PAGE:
Mysteries About the Saint’s Work and Warfare – Ralph Erskine

Mysteries About the Saint’s Work and Warfare
Sins, Sorrows and Joys

The work is great I’m called unto,
Yet nothing’s left for me to do;
Hence for my work heav’n had prepared
No wages, yet a great reward.

To works, but not to working dead;
From sin, but not from sinning freed.
I clear myself from no offence
Yet wash my hands in innocence.

My Father’s anger burns like fire,
Without a spark of furious ire;
Though still my sins displeasing be,
Yet still I know He’s pleased with me.

Triumphing is my constant trade,
Who yet am often captive led;
My bloody war does never cease,
Yet I maintain a stable peace.

My foes assaulting conquer me,
Yet never obtain the victory;
For all my battles lost or won,
Were gained before they were begun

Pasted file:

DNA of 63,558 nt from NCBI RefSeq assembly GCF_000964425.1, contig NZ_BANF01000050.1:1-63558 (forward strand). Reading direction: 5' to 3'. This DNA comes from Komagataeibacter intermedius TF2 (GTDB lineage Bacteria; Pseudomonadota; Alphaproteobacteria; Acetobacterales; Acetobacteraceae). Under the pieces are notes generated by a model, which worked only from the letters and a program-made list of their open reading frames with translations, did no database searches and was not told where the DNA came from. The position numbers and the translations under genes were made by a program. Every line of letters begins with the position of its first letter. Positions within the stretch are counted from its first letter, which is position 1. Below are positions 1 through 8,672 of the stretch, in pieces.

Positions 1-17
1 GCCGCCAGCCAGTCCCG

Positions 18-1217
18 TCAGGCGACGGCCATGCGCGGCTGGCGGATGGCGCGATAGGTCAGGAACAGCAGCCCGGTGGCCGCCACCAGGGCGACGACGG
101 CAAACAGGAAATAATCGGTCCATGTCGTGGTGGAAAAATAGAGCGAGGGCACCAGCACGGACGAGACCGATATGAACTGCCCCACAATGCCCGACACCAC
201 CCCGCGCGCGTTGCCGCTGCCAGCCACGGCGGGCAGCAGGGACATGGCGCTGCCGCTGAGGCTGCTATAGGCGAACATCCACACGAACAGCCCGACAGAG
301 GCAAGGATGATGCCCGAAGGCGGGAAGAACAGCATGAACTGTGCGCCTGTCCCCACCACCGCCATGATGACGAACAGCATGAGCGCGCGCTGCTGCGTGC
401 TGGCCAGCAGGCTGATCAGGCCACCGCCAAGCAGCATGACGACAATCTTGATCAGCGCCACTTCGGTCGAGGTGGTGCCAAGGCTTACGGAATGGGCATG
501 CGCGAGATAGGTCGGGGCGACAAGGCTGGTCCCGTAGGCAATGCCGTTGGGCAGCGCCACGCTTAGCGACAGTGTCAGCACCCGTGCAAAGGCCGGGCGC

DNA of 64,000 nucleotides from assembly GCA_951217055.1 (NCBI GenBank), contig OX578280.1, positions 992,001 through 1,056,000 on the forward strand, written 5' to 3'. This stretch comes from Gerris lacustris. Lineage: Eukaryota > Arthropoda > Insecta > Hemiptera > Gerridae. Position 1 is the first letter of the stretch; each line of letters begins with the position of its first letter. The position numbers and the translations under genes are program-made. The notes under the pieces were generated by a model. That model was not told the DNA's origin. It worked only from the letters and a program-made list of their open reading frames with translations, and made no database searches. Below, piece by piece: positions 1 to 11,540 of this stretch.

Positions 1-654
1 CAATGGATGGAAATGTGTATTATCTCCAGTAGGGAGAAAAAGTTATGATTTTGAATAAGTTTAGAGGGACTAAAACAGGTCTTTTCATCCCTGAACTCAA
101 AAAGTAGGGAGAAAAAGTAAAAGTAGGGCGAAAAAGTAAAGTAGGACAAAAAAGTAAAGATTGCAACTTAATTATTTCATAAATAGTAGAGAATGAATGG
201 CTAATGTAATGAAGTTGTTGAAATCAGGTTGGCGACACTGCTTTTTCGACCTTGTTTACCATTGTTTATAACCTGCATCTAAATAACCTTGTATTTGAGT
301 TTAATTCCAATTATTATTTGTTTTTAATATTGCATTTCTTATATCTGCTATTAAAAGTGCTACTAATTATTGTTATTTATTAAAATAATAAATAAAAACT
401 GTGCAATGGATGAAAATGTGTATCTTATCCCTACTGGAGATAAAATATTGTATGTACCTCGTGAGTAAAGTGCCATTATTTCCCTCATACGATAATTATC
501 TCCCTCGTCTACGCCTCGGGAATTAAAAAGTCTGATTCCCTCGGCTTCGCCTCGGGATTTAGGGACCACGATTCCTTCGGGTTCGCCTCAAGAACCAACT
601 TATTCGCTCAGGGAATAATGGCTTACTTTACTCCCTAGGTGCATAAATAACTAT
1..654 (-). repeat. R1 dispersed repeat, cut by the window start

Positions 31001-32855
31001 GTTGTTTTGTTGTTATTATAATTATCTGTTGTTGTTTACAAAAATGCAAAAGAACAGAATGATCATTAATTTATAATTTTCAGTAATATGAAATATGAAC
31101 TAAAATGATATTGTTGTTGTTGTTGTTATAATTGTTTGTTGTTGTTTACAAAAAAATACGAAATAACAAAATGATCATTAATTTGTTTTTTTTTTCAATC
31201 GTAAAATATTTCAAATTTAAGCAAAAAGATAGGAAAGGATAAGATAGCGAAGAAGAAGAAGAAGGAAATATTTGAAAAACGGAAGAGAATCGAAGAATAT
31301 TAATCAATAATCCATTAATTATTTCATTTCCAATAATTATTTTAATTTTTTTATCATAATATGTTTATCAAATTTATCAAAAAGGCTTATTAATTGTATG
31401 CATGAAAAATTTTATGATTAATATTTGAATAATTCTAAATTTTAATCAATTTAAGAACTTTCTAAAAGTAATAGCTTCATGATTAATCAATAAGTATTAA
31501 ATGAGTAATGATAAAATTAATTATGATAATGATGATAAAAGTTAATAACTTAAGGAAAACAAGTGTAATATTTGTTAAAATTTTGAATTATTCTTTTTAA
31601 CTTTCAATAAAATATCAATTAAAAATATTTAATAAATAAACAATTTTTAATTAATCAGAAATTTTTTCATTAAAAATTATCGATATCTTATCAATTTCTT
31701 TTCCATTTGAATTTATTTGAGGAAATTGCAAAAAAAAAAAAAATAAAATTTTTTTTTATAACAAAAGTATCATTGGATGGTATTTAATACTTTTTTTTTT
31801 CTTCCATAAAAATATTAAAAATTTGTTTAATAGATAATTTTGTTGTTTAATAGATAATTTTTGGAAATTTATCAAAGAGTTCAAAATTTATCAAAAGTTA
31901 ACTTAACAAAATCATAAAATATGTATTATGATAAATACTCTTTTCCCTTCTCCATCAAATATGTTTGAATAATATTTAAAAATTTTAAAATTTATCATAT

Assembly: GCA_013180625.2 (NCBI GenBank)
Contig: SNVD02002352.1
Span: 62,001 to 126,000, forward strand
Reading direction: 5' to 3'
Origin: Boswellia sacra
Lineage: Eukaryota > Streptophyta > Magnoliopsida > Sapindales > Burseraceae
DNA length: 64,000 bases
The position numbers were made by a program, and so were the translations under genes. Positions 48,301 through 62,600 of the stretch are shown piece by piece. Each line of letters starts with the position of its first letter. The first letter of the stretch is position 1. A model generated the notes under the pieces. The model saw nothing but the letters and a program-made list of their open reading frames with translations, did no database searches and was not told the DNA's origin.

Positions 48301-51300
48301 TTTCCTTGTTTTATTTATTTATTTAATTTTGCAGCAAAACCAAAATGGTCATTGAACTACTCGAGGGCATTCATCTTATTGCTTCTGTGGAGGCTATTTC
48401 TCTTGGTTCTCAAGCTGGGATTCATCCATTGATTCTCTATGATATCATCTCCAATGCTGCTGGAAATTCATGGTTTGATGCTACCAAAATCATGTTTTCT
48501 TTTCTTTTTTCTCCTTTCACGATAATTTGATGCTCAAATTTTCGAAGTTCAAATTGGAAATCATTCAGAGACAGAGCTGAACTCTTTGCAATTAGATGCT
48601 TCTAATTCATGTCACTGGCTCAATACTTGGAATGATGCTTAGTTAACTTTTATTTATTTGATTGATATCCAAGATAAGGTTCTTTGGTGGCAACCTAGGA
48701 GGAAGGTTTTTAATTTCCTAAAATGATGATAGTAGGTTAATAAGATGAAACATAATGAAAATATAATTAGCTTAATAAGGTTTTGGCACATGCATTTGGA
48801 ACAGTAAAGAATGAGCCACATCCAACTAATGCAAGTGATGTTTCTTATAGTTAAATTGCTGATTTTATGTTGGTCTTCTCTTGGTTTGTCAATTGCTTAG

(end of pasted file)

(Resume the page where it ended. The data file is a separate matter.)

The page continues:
I’m still at ease, and still oppressed;
Have constant trouble, constant rest;
Both clear and cloudy, free and bound;
Both dead and living, lost and found.

Sin for my good does work and win;
Yet ’tis not good for me to sin.
My pleasure issues from my pain;
My losses still increase my gain.

I’m healed even when my plagues abound,
Covered with dust even when I’m crowned;
As low as death, when living high;
Nor shall I live, yet cannot die,

For all my sins my heart is sad
Since God’s dishonored; yet I’m glad
Though once I was a slave to sin,
Since God does thereby honor win.

My sins are ever in His eye,
Yet He beholds no sin in me,
His mind that keeps them all in store,
Will yet remember them no more.

Because my sins are great, I feel
Great fears of heavy wrath; yet still
For mercy seek, for pardon wait,
Because my sins are very great.

I hope when plunged into despair,
I tremble when I have no fear.
Pardons dispel my griefs and fears,
And yet dissolve my heart in tears.

Erskine’s Sermons and Practical Works.
Aberdeen: A. King & Company, 1863 VII:177-178.

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